Maybe this is the way the world is going. But while I’m still on the outside and seeing the strange excessiveness of some formal systems, I’m learning to appreciate the strange beauty of some informal ones, and trying to understand how in circumstances where we have a choice, when it’s more appropriate to act, and when it’s better to do nothing.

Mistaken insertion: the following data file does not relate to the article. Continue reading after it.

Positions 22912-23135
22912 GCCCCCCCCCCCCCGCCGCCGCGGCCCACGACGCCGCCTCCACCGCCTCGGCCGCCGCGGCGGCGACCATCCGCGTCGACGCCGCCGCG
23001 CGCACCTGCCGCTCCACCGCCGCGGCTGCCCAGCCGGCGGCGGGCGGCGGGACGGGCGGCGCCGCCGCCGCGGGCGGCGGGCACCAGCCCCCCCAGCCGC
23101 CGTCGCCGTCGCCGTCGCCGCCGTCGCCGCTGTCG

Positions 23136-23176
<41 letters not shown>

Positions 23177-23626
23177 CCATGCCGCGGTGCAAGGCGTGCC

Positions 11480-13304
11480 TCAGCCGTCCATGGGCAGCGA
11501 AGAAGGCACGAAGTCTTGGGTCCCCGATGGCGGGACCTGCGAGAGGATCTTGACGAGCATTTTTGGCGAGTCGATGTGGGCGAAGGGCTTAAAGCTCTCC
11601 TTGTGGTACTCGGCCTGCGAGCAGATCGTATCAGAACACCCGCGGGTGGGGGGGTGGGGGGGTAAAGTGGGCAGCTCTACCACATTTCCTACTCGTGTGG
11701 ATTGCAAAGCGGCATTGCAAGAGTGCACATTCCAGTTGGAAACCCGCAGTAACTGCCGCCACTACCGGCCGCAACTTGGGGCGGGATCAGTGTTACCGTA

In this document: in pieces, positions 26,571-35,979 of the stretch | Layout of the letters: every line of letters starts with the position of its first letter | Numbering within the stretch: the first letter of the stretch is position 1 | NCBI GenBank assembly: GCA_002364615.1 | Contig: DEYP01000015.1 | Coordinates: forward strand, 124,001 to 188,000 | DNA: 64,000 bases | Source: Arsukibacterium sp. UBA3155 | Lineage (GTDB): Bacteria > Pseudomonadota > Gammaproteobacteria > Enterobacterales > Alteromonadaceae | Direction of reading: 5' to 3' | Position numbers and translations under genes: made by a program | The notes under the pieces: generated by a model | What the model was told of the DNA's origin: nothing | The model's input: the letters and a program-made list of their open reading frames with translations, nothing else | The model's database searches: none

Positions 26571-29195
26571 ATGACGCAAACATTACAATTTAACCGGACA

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I couldn’t write to you last night because the internet, it seems, everywhere I’ve been in Bolivia, has been so slow that I have become intimately familiar with previously unregistered details of my phone and computer habits. With the orange “Connecting…” bar in Facebook’s Messenger app, the way email notifications show up my locked phone’s home screen only if the email app was the last one I was using. I’ll get a skeleton list of Instagram photos and come away with only the sense that friends are taking pictures but not of who or what or where. I try to find restaurant recommendations, look up information about Andean herbs, file my taxes and sign up for health insurance. I become grateful for sites that don’t have images or ads or fancy javascript, embedded fonts. I’ve spent countless minutes waiting for that orange connecting bar to turn green, waiting for the light blue background of a speech bubble to turn dark blue, waiting for the first little green “sent” checkmark at the bottom of a Whatsapp to appear, waiting for the Gmail loading bar, watching a video Skype degrade until I’m just talking to a gray and brown blob. I have seen various spinners spin tens of thousands of revolutions. In a hostel in Copacabana, a sign on the wall apologized for all of this, and gave a detailed explanation of how they are paying a hundred US dollars a month for their service and they had tried to set up a fibre connection but the only company who provides it is at capacity, but hopefully things will be better when the new satellite goes up in January (the sign had clearly been up for a while). It follows an adage I’d heard earlier on this trip: no internet is better than slow internet.